The Big Orange Splot

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Pinkwater, D. (1977). The Big Orange Splot. New York: Scholastic Inc.

Through unexpected humour, the themes of taking risks, diversity, following one’s own dreams, and being unique are illuminated. After a seagull carrying a bucket of paint (“no one knows why”) spills it on Mr. Plumbean’s house, Mr. Plumbean paints his house to look like a rainbow, a jungle, an explosion. When he breaks away from the stifling conformity of his neighbourhood, he sets in motion an astonishing chain of events. Playful language is used: “Plumbeam  has gushed his mush, lost his marbles, and slipped his hawser.”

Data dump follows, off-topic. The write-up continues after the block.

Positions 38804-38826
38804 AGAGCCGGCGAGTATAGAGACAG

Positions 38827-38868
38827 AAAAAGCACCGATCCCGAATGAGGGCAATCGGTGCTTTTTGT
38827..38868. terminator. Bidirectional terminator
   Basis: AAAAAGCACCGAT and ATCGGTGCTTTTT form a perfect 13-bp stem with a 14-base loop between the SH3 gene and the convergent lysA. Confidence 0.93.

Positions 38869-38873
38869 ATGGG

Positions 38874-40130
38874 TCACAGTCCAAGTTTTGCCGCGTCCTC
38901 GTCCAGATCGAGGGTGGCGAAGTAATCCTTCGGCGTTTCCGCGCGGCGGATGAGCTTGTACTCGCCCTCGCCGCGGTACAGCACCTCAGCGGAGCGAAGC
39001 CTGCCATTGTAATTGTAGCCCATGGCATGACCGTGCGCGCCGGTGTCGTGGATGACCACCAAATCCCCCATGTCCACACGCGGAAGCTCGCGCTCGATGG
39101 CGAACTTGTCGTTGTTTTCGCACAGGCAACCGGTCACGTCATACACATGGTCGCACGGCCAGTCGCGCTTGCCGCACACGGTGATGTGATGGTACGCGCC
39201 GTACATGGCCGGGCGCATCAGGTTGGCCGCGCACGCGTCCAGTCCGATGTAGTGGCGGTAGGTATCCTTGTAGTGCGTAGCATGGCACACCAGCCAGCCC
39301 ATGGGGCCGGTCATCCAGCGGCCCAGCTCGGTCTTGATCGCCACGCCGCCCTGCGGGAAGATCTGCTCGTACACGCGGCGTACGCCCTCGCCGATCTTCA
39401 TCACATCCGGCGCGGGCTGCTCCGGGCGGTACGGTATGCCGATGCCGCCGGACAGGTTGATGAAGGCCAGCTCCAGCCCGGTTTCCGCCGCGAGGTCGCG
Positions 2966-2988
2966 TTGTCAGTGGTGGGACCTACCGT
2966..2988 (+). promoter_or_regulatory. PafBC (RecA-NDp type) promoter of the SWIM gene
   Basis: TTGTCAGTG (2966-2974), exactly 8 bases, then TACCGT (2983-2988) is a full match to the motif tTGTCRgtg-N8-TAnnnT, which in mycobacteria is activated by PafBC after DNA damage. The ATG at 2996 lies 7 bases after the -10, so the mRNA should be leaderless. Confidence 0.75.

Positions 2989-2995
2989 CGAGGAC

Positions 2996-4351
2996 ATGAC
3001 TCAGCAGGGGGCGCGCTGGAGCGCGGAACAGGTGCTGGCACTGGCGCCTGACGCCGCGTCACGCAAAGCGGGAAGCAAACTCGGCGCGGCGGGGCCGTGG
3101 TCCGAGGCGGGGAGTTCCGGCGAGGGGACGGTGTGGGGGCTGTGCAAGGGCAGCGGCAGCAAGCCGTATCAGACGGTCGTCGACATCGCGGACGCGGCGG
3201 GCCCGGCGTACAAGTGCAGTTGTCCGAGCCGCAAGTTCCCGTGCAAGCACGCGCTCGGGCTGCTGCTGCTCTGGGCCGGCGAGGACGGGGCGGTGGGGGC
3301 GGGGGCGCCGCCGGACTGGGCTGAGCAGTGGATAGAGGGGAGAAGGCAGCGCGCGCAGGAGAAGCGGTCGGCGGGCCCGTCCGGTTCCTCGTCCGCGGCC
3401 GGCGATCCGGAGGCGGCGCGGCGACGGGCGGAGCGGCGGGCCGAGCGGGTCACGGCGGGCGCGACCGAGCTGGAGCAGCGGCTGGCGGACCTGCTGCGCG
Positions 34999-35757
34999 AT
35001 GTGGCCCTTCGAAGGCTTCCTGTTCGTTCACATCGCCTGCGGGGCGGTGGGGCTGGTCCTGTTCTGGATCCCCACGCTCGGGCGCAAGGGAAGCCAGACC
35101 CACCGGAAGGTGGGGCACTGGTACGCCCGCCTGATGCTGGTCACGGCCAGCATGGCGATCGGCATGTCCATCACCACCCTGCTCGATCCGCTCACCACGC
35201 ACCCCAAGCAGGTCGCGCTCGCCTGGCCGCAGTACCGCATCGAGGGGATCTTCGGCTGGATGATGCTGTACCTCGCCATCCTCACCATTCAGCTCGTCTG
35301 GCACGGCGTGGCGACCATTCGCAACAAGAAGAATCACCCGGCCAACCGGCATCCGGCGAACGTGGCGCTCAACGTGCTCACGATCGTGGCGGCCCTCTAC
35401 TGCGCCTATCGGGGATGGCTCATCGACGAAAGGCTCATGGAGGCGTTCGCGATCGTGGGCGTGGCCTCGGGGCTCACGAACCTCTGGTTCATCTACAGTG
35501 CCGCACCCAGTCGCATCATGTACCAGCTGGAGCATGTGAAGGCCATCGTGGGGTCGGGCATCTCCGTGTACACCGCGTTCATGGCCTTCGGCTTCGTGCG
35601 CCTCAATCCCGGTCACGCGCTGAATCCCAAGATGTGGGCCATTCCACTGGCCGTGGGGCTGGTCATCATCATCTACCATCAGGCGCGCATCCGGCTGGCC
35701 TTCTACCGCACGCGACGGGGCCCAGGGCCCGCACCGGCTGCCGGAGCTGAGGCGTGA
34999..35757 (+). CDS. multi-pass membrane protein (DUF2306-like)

The pictures are done in shockingly bright colours to match the intent of the story. Stripes, elephants, steamshovels, palm trees and hammocks are all cheerfully drawn. The style feels dated and appears to be done in marker. Nevertheless, the few words on each page rely on the large illustrations.

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